Disease

Coupla questions... What is the difference between the pennies below? And why does the penny on the left look like an albino? Hint: It has to do with the historical significance of the year in which it was minted. Answers will be forthcoming, thus ensuring that you will have to read this wretched piece to the end.

 

 

 

 

What's up with these two? Photo: Wikipedia Commons

MINERALS

Unlike nasty elements, such as fluorine (1) and mercury, (2) copper is one of the "elemental good guys." Copper metal has a number of unique properties that make it so important...

Babies and young children with middle ear infections (acute otitis media or AOM) can be the bane of parents’ existence, leading to sleepless nights and frustration when a child is suffering.  Antibiotics are typically used to treat the condition and are effective as long as the causative agent is sensitive to a particular drug or combination of them.

Dr. Ravinder Kaur and colleagues from the Rochester General Hospital Research Institute in Rochester, NY, studied the epidemiology of AOM — in particular how the prevalence of  responsible bacteria had altered since the introduction of vaccines against Streptococcus pneumonia (Sp) in 2010: one was a 7-valent vaccine, and the other was a 13-valent vaccine. Their...

Microbiologist Stanley Falkow is credited with saying, "The goal of every bacterium is to become bacteria." Similarly, the goal of every pathogen is to infect a new host.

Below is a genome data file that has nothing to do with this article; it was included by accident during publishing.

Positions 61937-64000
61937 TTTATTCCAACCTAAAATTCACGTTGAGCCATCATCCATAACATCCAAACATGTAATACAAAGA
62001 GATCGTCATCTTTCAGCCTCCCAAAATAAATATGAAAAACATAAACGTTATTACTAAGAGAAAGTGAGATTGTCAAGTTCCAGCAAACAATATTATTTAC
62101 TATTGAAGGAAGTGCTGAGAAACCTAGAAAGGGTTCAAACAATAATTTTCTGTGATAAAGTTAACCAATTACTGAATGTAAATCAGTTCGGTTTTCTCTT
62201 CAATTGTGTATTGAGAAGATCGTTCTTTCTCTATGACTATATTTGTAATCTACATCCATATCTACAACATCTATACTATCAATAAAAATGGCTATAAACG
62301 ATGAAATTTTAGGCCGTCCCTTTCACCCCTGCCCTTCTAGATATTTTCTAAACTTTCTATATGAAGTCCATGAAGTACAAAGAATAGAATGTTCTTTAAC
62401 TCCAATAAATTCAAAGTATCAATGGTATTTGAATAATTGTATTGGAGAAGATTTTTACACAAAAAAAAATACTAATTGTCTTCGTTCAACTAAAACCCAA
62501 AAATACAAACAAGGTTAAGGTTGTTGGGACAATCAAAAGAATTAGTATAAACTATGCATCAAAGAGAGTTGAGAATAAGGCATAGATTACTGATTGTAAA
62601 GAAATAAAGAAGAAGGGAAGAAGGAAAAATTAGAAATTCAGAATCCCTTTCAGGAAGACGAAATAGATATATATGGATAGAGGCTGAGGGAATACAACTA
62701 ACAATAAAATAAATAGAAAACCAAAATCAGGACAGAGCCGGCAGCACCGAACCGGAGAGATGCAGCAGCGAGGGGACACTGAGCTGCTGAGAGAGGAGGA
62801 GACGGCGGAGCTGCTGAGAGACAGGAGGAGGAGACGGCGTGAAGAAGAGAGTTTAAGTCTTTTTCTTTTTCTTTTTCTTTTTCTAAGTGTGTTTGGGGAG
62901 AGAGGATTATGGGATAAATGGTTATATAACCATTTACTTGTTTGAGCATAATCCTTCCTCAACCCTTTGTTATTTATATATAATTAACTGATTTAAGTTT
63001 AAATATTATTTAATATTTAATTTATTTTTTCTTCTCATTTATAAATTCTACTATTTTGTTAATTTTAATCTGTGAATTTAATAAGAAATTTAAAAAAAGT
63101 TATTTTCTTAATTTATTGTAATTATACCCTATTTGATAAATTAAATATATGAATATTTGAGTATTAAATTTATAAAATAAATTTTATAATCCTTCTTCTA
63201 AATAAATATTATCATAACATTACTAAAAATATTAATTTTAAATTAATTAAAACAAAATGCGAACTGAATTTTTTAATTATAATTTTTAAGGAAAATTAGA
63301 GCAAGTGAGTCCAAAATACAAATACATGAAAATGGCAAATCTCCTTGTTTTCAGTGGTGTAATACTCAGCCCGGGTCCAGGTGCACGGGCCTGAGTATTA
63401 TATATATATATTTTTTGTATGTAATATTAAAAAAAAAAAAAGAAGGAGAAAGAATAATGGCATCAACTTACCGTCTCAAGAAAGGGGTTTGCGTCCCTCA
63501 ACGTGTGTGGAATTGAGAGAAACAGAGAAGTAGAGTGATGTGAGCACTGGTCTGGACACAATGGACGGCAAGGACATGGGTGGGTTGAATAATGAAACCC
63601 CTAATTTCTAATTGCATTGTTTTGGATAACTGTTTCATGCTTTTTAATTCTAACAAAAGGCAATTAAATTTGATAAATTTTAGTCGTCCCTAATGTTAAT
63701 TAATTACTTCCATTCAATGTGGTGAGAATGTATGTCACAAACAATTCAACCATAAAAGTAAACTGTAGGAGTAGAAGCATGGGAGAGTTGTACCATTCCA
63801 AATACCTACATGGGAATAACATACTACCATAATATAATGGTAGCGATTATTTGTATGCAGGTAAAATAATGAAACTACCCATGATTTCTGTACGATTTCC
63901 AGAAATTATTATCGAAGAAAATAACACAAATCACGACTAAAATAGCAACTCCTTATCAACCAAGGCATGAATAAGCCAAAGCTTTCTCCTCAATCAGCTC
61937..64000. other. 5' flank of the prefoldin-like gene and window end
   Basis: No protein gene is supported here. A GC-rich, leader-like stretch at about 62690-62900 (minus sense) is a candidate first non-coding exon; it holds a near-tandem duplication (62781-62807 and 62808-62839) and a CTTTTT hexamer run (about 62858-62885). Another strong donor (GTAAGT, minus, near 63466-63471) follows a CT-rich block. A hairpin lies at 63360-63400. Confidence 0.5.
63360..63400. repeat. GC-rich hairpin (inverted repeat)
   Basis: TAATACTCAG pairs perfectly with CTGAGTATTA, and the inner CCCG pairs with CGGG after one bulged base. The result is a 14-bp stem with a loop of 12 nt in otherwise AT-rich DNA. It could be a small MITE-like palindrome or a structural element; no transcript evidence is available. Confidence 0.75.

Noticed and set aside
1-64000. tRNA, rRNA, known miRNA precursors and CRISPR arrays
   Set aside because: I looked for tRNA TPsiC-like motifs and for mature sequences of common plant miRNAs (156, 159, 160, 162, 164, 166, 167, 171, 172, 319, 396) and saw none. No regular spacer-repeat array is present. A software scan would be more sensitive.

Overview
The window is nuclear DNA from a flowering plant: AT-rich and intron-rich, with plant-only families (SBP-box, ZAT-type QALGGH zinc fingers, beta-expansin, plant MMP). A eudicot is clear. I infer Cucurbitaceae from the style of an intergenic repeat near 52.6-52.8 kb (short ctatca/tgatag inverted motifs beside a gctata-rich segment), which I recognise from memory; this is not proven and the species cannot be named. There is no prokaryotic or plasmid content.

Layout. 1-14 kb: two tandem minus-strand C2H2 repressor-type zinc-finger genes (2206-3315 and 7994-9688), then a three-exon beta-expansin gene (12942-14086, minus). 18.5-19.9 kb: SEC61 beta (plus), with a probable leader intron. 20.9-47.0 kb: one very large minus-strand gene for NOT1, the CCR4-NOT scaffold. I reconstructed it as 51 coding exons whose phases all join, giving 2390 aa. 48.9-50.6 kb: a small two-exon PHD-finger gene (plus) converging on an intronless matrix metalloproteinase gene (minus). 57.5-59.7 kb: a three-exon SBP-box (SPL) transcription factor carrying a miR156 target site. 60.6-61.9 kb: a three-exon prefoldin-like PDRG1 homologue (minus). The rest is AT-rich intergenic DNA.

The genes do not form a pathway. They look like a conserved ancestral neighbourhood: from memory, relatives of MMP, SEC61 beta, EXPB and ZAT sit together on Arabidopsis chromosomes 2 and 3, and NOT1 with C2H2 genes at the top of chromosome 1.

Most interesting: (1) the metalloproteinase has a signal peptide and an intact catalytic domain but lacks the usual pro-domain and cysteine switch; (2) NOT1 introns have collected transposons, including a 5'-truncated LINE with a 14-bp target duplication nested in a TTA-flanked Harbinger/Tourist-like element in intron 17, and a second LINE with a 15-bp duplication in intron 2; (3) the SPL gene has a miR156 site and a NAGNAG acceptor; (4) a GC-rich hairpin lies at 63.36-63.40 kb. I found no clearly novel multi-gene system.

Pathogenic microbes face an evolutionary trade-off: On the one hand, they want to be as nasty as possible, because the nastier they are, often the easier it is to spread from one host to the next. Think of Vibrio cholerae, the causative agent of cholera, which upon infection can result in a person producing gallons of diarrhea. Death is due to dehydration, but not before the patient served as an incubator and excreted billions of more bacteria into the environment.

On the other hand, a microbe does not want to be too nasty. If it incapacitates or kills its host quickly, it will be difficult for...

A study last week hit the news hard, like a linebacker, on the topic of Chronic Traumatic Encephalopathy (CTE) and football. The media jumped on it, some of the results were blown out of proportion, and the take home message became blurry. 

Regardless, what came through the noise of the splashy headlines is that 1) some football players suffer from CTE and 2) the longer they play, the worse it is. 

CTE has been controversial since it was discovered in 2005. Although it has been loosely recognized for the last century, as 'punch drunk syndrome', and known mostly to the boxing community - with research under our belts, our understanding of CTE is becoming clear.

CTE is a...

Sometimes, health advice is too good to be true. Eat pomegranates to prevent cancer. Organic food will make your kids smarter. Use sunscreen to treat an autoimmune disease.

What? Wait a minute - that last, as crazy as it sounds, just might be real. 

A new study entitled "Salate derivatives found in sunscreens block experimental autoimmune encephalomyelitis in mice" published in Proceedings of the National Academy of Sciences reports that certain compounds found in sunscreens may help treat multiple sclerosis (MS). (1)

The researchers, from the University of Wisconsin-Madison, were working with an animal model designed to study MS called experimental autoimmune...